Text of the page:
On Wednesday, the Supreme Court will rule on the legality of Damages (Asbestos Related Conditions) (Scotland) Act 2009. There is a widespread view that this legislation will be struck down as incompatible with the European Convention on Human Rights. This will be a big story. It would, if Scotland was a remotely sentient democracy, lead to questions as to why nobody in the Parliament raised the question of this being retrospective legislation at the time.  More probably, it will lead to another spat between Salmond and the Supreme Court and a somewhat awkward tutorial being required for those Labour MSPs who should not have allowed their hearts, and, regrettably, their election expenses wallets, to rule their heads when they supported the legislation in the first place. On any view it will have major implications for whether the SNP can actually conduct their much trumpeted Referendum within the current constitutional settlement. Given the amount of ink already expended on this latter subject, and the fact we are assured it is the only real issue in current Scottish politics,  one might have thought that the same journalists who have written so much of this might have been paying attention.

That's not, however, really my point. This was not the story that the "political" desk on the Herald chose to run today. To do so might have involved some actual research, indeed some actual journalism. Why bother with that when a disgruntled employee of a minor politician provided them with so much easier copy?

And who the f... authorised an "Labour Spokesman" to legitimise that?

Wednesday, 5 October 2011

A Few Points of Clarification

Usually, I like my blogs to follow a certain pattern.

I start with a anecdote or at least a reminiscence. I then ask, rhetorically, what the possible relevance of this anecdote/reminiscence might be? I answer my own question and then move on to develop an argument based on that answer. And then I reach a (by now) obvious conclusion.

Now, I would like to claim this to be a unique form of discourse but I suspect that all three of my followers have already long since that it is worked out from lessons (of a different sort than those intended) learned through a youth spent listening to sermons preached in the established Church; the only difference being that the starting point there was/is not a personal reflection but rather a Biblical Text.

In the USA, where religious affiliation is not a heritage to be disowned but rather an essential precondition to elected office, they merge these influences brilliantly. The President most brilliantly of all.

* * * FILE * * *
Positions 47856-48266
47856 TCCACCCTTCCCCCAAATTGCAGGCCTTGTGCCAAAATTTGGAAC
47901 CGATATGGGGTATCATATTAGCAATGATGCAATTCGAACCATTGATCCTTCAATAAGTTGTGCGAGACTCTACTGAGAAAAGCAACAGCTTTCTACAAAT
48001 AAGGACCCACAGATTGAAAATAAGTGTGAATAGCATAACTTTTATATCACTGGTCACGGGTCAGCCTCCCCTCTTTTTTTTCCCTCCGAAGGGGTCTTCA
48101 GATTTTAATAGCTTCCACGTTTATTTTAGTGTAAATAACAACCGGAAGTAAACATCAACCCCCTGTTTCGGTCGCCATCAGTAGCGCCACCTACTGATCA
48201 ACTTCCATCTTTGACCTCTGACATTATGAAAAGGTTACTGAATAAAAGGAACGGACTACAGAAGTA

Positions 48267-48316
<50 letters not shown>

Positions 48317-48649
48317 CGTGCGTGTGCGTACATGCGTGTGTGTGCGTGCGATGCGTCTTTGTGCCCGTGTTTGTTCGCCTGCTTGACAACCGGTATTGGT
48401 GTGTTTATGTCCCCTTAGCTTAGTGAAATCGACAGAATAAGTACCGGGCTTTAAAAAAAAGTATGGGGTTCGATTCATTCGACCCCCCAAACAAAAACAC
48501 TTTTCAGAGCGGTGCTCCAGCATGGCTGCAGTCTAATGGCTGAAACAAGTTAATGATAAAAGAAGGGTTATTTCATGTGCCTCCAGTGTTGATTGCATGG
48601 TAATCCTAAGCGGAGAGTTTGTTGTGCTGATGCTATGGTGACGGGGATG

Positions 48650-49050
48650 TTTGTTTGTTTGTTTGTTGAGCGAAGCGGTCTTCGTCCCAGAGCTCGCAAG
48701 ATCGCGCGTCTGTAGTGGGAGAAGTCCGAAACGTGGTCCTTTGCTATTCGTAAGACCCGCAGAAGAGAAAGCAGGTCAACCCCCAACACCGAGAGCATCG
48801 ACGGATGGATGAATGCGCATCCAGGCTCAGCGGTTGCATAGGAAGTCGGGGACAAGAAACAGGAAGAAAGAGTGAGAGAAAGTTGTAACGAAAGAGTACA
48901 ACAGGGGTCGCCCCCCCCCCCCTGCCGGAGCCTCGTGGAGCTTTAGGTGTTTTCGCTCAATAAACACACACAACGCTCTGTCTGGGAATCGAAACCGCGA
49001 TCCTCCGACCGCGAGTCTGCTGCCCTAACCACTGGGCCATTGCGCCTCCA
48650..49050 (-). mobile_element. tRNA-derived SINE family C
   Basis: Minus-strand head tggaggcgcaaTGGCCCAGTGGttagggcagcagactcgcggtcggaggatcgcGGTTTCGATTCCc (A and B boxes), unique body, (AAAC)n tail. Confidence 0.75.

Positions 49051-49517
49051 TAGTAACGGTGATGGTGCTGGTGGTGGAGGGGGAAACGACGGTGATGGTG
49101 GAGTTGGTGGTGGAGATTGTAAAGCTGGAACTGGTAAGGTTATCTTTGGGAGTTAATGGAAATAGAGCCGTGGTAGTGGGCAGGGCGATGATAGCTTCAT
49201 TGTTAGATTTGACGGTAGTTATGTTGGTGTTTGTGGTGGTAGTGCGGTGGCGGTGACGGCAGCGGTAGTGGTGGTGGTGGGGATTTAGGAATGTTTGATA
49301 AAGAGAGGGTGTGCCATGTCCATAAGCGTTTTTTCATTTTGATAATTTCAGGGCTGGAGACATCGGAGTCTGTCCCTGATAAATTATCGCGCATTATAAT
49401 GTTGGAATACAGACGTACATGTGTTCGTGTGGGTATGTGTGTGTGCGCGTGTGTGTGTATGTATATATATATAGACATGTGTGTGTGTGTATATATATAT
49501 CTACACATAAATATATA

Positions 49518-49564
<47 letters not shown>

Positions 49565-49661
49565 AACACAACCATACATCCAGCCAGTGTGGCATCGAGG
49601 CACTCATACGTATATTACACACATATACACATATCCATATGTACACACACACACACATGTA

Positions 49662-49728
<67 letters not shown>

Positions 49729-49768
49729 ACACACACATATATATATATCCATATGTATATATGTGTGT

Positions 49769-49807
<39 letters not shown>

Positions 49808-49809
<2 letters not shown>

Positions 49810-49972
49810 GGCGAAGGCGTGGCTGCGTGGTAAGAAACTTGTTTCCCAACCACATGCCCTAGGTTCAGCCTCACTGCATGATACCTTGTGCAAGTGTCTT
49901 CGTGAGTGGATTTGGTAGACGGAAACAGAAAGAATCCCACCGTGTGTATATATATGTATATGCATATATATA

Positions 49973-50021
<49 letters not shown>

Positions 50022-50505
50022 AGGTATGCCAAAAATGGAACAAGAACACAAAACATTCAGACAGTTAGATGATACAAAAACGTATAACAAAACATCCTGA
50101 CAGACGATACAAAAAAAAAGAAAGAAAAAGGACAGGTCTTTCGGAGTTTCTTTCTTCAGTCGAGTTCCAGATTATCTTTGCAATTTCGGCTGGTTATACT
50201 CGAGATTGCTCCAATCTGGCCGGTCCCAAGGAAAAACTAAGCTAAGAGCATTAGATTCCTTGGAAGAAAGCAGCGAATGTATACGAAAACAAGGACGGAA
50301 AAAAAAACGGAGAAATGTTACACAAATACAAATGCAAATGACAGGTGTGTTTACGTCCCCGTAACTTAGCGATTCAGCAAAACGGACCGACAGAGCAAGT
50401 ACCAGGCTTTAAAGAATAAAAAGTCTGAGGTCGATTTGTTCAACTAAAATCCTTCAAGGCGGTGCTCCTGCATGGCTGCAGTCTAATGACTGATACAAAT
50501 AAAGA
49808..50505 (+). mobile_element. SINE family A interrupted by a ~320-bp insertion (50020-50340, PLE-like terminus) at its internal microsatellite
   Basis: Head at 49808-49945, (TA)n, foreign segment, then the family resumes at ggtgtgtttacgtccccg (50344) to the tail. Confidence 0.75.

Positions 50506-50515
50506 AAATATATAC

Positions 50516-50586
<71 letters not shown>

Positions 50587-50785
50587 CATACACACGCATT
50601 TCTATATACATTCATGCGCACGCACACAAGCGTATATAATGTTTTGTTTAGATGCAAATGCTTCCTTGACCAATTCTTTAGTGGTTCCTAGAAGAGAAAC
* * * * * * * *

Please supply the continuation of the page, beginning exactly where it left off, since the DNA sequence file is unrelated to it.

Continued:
Tonight however I do not have time for such devices.

My blog, yesterday appears to have stirred up a (very minor) internet storm.

Brevity has never been a fault of mine so I hesitate to admit that I may have unduly restricted my previous remarks for lack of space.Nonetheless, it appears that I may have left scope for misinterpretation of my earlier hypothesis regarding  there actually being an Independence Referendum.

I am in no doubt, both morally and legally, that the Scottish Parliament can call and indeed conduct, in terms of financial appropriation,  an advisory referendum on any subject it likes. The moral right is simply a matter of politics but the legal right does, in the end, turn on whether one accepts that Whalley v Watson represents the decided law of Scotland and thus supersedes McCormick v The Lord Advocate. I don't, even if, somewhat bizarrely the SNP do, at least in terms of their last public utterance on the subject.

I've already commented on that anomaly however so that is not my objective tonight.

Suffice to say, not every lawyer shares my opinion on the legality of a referendum. Any legislation "enabling" an Independence Referendum is thus likely to be subject to legal challenge and that challenge will take, at least, months, more likely years, to grind itself through the judicial system.

If then one was a First Minister with a solid Parliamentary Majority determined to hold such a Referendum in 2015 or 2016, would not the sensible course be to introduce the enabling legislation now? Of course it would. Any legal challenge would then be well out of the way before the actual intended event. And, assuming the legal challenge was seen off, there would then be legislation permitting the referendum sitting on the Statute Book, simply awaiting a Statutory Instrument being made by Ministers fixing the actual date.

Why, indeed, would any calculating individual, determined  on Independence, choose to proceed otherwise? Unless of course their calculation was aimed not at having a Referendum but rather in not having one. Aimed at not asking the question because one already knew (and didn't like) the answer.Aimed at finding an excuse to avoid a humiliation.

So, let me ask a simple question. If the SNP are determined to have a Referendum, at any point in this Parliament, why haven't they introduced enabling legislation?

Tuesday, 4 October 2011

A strategy for Labour whether led by Tom, Johann or the other excellent candidate

Tony Benn used to repeat ad nauseam that it is not about the personalities, its about the issues.

And somebody else, I can never remember if it was Marx himself or only, much later, Eric Hobsbawn, observed that all history is economic history.